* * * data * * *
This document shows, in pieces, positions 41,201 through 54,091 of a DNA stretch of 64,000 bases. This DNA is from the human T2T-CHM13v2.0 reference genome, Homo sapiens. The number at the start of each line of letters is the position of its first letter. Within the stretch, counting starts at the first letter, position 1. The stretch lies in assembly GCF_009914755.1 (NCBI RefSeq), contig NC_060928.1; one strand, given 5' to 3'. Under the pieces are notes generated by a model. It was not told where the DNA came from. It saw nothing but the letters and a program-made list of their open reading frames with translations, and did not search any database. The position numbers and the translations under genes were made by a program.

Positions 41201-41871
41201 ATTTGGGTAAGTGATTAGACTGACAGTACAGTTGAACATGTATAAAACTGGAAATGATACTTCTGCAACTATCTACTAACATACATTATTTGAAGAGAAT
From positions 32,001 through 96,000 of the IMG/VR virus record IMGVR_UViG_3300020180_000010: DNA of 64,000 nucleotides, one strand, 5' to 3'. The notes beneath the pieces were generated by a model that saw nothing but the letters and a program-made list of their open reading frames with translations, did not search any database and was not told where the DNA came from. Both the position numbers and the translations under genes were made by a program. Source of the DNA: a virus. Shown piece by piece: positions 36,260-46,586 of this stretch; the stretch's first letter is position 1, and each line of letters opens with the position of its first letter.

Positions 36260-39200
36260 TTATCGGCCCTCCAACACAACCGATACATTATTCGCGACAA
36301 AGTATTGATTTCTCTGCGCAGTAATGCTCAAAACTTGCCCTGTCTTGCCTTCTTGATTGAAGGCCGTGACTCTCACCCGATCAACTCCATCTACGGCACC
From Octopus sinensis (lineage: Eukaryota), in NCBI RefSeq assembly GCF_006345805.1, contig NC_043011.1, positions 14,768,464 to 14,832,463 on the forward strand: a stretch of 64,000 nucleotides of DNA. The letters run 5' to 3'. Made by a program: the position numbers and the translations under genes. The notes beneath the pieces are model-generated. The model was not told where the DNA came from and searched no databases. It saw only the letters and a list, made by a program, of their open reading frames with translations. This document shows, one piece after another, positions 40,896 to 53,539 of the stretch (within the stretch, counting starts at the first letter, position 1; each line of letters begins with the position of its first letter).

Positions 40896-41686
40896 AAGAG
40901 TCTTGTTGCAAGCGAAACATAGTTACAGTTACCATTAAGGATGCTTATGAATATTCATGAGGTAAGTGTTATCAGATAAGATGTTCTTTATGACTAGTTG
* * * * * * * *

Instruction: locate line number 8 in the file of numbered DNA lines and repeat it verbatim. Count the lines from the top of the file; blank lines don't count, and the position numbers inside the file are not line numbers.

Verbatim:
From Octopus sinensis (lineage: Eukaryota), in NCBI RefSeq assembly GCF_006345805.1, contig NC_043011.1, positions 14,768,464 to 14,832,463 on the forward strand: a stretch of 64,000 nucleotides of DNA. The letters run 5' to 3'. Made by a program: the position numbers and the translations under genes. The notes beneath the pieces are model-generated. The model was not told where the DNA came from and searched no databases. It saw only the letters and a list, made by a program, of their open reading frames with translations. This document shows, one piece after another, positions 40,896 to 53,539 of the stretch (within the stretch, counting starts at the first letter, position 1; each line of letters begins with the position of its first letter).